Fig. 8.
Fig. 8.

A close collaboration between data scientists, climate scientists, and scientists from other domains is enabling the development of a data ecosystem that can support a broad variety of data and disciplines. Ecosystem features will be incorporated into the ESGF system incrementally, over the next 5 yr.

Citation: Bulletin of the American Meteorological Society 97, 5; 10.1175/BAMS-D-15-00132.1

ENHANCEMENTS TO SCIENTIFIC WORKFLOW AND SYSTEM PERFORMANCE.

Realizing the next stage of climate data management will take significant coordination and several years of work by participating data scientists, progress is under way to significantly revamp the ESGF infrastructure—with some associated features becoming available as soon as this year. Several of these near-term improvements will streamline tasks for scientists using the system. For instance, the publication tool, which allows users to move data into an archive for storage and hosting, presently requires the user to complete a series of tedious tasks to publish a file (Fig. 9). Data scientists will soon be implementing a new “launch and forget” data transfer service model that automates many steps and simplifies the process. Enhancements are also under way for the ESGF dashboard, which provides users with high-level, real-time metrics for the federation such as usage and service availability in a customizable format. The upgraded dashboard will display network information and other managed resources from the major climate data centers and will feature an improved user interface that enables scientists to host, manage, and share scientific projects seamlessly, from any location.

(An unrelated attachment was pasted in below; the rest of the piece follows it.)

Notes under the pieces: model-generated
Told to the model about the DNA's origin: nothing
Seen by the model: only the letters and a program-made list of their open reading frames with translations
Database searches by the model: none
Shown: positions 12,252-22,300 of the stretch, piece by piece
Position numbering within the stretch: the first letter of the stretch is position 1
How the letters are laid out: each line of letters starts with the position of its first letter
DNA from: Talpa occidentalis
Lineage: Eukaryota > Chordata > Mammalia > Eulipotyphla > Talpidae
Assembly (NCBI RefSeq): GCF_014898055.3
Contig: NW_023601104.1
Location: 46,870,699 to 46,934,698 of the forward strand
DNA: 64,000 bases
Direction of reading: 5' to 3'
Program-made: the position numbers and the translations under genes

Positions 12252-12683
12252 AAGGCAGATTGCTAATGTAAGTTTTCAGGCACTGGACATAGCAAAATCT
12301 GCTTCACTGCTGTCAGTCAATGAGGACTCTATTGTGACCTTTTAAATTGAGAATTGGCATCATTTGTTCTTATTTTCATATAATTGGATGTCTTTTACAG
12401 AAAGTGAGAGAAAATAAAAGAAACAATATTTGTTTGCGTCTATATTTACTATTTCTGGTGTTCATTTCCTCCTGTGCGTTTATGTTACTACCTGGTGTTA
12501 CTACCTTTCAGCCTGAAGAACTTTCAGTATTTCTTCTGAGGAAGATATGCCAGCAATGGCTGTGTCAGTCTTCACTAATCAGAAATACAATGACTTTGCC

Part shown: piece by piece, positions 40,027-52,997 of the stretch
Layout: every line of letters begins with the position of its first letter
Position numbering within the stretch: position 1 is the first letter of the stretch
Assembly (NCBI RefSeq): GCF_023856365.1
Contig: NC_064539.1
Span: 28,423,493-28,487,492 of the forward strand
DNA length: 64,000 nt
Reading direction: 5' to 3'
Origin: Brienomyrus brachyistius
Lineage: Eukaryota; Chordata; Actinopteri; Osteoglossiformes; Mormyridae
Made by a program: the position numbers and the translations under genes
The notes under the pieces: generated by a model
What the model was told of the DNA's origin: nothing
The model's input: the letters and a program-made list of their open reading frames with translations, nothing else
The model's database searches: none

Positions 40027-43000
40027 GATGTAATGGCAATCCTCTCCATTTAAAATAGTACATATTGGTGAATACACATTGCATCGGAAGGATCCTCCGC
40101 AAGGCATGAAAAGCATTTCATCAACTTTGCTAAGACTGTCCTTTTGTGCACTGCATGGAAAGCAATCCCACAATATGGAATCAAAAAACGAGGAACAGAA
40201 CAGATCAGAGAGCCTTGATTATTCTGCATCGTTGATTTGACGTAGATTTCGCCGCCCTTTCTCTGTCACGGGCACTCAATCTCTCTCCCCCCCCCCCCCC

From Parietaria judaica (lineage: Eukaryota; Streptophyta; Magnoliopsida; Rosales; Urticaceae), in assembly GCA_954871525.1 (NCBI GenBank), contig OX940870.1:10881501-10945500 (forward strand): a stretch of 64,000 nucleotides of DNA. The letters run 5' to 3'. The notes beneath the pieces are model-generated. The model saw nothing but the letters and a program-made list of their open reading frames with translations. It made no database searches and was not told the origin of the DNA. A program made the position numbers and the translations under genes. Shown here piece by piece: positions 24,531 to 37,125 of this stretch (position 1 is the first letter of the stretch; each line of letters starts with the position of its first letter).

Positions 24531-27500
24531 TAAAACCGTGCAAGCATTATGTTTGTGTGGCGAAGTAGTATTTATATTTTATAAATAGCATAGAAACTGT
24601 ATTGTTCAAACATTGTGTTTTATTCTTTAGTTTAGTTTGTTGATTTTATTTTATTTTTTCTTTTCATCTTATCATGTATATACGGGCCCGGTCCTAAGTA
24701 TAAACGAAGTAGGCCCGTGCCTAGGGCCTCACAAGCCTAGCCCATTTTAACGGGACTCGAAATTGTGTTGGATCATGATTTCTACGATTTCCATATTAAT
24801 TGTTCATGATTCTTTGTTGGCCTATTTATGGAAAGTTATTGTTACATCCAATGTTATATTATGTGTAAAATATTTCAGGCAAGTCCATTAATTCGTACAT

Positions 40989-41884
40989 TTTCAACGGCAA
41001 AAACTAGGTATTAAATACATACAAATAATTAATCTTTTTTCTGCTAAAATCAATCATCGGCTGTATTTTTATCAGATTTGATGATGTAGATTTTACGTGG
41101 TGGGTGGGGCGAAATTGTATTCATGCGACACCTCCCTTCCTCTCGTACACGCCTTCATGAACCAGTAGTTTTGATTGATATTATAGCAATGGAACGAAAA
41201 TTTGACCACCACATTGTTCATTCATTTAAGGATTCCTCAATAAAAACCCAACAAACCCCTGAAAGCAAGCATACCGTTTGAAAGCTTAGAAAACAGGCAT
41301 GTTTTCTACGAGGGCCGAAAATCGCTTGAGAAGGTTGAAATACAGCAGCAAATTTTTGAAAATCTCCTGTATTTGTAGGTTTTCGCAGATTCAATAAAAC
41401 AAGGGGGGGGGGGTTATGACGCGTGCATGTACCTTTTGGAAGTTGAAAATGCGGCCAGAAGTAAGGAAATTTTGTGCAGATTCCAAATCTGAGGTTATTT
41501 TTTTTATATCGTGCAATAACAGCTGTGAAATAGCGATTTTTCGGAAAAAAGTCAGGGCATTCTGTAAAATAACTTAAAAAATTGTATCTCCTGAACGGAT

Fig. 9.
Fig. 9.

A snapshot from the current version of the dashboard, which provides users with status updates on federation data and services.

Citation: Bulletin of the American Meteorological Society 97, 5; 10.1175/BAMS-D-15-00132.1

Data scientists are enhancing several components that operate behind the scenes, too, including security and node management and network performance. Recognizing that balancing ease of use with data security is a common challenge for information systems, ESGF data scientists are working with Amazon and studying organizations such as Facebook to glean new ideas for improving the ESGF security process (see sidebar "Lessons from CMIP5"). More immediately, ESGF will be transitioning to an open standard for its authorization security framework for sharing credentials, which will enable the use of a single sign-in system via a simple web interface. ESGF data scientists are also designing a new node manager, an organizational tool for gathering metrics, sharing node information across the federation of nodes, and managing user groups. The next version will have a hierarchical structure that increases the tool’s scalability and fault tolerance for system reliability.